Yesterday, Tungsten made the headlines – the front page in fact – of the Financial Times’ Companies and Markets section: “Tungsten Bank sets its sights on providing small business finance.” The FT covered the news that Tungsten had completed its planned acquisition of FIBI Bank, which will now be renamed Tungsten Bank.
The FT writes that “the move means Tungsten will not only be able to process billions in suppliers’ invoices for large companies such as General Electric, but also advance cash to suppliers that need money immediately … [through] a cheap form of funding in the form of bank deposits.”
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The article further observes that Tungsten competes “mainly against” SAP. Spend Matters analysis would add that it competes against Basware, Tradeshift, IBX/Capgemini, Crossflow Payments, Nipendo, Hubwoo, Taulia, Oxygen Finance, and many others in a highly fragmented e-invoicing, supplier connectivity, and nascent trade financing market in which no provider has dominant market position yet – and where the bulk of trade between companies still goes through EDI-based connectivity models and not general business networks (at least not yet).
SAP/Ariba are competitors, no doubt, but by no means are they Tungsten’s primary foe. In fact, one could argue in the broader world of trade financing, Ariba has fallen behind others in adoption and that the largest future competitor for Tungsten might be perceived as an orthogonal competitor (e.g., a company using Taulia and a combination of its own balance sheet and third-party capital to finance early payments itself, in effect turning accounts payable as a profit center).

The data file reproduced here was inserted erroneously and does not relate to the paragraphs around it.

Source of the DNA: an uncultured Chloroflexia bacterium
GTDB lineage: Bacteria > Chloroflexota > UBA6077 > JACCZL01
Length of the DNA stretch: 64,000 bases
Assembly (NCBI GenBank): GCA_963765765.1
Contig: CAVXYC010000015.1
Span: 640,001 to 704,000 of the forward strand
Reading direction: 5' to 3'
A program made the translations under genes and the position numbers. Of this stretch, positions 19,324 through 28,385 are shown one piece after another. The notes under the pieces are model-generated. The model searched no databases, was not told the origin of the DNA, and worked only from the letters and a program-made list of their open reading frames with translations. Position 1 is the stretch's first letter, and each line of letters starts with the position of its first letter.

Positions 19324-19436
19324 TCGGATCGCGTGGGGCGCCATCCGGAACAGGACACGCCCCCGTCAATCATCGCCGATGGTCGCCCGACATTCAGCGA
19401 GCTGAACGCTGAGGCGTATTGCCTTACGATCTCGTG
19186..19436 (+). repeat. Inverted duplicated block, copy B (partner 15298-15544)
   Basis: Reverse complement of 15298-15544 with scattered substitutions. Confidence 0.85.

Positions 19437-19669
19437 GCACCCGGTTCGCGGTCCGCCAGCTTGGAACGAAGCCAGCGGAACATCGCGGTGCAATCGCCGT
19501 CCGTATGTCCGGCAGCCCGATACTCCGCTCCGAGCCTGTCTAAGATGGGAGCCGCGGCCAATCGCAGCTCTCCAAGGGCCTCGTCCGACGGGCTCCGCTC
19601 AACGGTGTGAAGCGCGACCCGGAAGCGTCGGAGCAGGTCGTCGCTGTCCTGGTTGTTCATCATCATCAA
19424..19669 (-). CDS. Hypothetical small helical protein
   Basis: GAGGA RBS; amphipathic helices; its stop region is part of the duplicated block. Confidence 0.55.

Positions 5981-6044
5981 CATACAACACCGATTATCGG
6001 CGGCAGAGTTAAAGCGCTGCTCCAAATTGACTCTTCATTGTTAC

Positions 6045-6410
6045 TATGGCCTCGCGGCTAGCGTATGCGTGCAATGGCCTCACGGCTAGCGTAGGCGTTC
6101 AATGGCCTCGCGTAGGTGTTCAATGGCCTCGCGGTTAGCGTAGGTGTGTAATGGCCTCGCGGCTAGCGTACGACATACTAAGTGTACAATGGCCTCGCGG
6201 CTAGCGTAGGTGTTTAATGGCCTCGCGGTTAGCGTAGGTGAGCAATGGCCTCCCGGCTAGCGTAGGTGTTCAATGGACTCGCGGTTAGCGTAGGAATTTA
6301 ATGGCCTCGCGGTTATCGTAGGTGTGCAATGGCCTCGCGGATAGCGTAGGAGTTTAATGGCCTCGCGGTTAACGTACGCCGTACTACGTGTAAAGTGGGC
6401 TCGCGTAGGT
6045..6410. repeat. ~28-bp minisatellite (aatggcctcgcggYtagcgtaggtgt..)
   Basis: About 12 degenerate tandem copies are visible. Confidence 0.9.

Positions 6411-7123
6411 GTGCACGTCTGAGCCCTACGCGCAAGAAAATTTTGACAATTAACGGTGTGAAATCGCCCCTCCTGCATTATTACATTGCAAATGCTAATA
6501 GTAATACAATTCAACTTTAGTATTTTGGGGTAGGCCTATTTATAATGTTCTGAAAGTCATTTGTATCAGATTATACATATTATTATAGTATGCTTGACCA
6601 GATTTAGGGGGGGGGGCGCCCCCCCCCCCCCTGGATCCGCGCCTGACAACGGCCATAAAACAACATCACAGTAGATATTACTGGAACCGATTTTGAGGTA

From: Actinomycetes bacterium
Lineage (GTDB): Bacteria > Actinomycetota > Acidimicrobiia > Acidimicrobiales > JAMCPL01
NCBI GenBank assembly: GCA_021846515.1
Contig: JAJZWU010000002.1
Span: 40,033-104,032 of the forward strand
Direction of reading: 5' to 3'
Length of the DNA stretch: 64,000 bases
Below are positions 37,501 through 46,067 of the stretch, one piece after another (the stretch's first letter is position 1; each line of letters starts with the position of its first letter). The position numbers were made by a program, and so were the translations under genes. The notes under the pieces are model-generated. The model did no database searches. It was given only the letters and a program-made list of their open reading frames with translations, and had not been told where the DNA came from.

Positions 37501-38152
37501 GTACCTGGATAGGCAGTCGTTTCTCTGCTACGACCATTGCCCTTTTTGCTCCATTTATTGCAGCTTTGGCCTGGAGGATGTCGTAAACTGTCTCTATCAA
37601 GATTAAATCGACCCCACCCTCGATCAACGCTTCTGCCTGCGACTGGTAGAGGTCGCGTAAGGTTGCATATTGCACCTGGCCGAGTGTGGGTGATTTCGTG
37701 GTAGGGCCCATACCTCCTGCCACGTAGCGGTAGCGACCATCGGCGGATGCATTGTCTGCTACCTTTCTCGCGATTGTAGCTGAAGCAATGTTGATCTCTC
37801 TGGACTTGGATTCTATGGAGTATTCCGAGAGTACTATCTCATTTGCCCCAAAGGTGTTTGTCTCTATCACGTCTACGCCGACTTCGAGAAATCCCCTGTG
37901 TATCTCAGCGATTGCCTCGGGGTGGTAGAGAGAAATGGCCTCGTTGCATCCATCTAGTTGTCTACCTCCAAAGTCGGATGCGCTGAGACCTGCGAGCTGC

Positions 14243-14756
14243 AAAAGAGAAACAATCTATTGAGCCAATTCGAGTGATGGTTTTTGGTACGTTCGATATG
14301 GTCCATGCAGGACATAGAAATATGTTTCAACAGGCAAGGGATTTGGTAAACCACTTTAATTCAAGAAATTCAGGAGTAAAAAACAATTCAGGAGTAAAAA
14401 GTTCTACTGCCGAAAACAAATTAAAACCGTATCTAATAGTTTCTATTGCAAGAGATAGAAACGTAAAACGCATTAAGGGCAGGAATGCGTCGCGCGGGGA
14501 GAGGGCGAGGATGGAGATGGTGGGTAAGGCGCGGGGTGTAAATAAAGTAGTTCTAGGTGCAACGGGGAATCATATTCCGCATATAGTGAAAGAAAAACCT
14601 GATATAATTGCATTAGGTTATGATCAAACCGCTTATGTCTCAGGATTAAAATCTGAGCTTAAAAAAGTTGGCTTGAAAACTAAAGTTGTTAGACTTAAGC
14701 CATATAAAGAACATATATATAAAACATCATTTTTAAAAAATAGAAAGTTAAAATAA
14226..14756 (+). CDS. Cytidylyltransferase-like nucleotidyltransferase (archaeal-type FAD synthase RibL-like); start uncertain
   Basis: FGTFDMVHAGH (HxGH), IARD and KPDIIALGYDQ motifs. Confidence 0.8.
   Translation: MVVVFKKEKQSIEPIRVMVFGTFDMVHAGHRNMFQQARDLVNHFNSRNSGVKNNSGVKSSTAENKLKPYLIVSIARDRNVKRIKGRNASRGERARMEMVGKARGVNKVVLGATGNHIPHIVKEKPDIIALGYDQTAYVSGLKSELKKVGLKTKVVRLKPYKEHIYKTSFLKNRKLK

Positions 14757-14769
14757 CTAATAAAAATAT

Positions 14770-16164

Competition aside, the more important question is whether the bank license will give Tungsten an advantage over other models that have committed capital behind them. Depending on country and perspective, it would be possible to argue that having a bank attached to a network is either a positive or negative.
For example, in the US, it might be seen as a hindrance, as JPMorgan Chase discovered when it shut down Xign based in part on the risk associated with enabling (not necessarily even financing) early payment transactions involving circumspect suppliers (e.g., denied parties list). But contrast this to the UK, where it might confer significant advantages, especially in suppliers’ eyes and where regulators care more about supporting small businesses and the economy than the over enforcement of regulatory policies.
Regardless, the combination is fascinating indeed beyond just the novelty aspect of it. And it’s been a long time in the making, with almost a year passed since Tungsten announced its bid to acquire OB10.
Spend Matters looks forward to covering Tungsten and its financing initiatives alongside other models in the market. And we look forward to seeing the mainstream business press like the FT cover the topic on a more consistent basis. But most important, may the best, most consistent, and lowest cost trade financing option for suppliers win.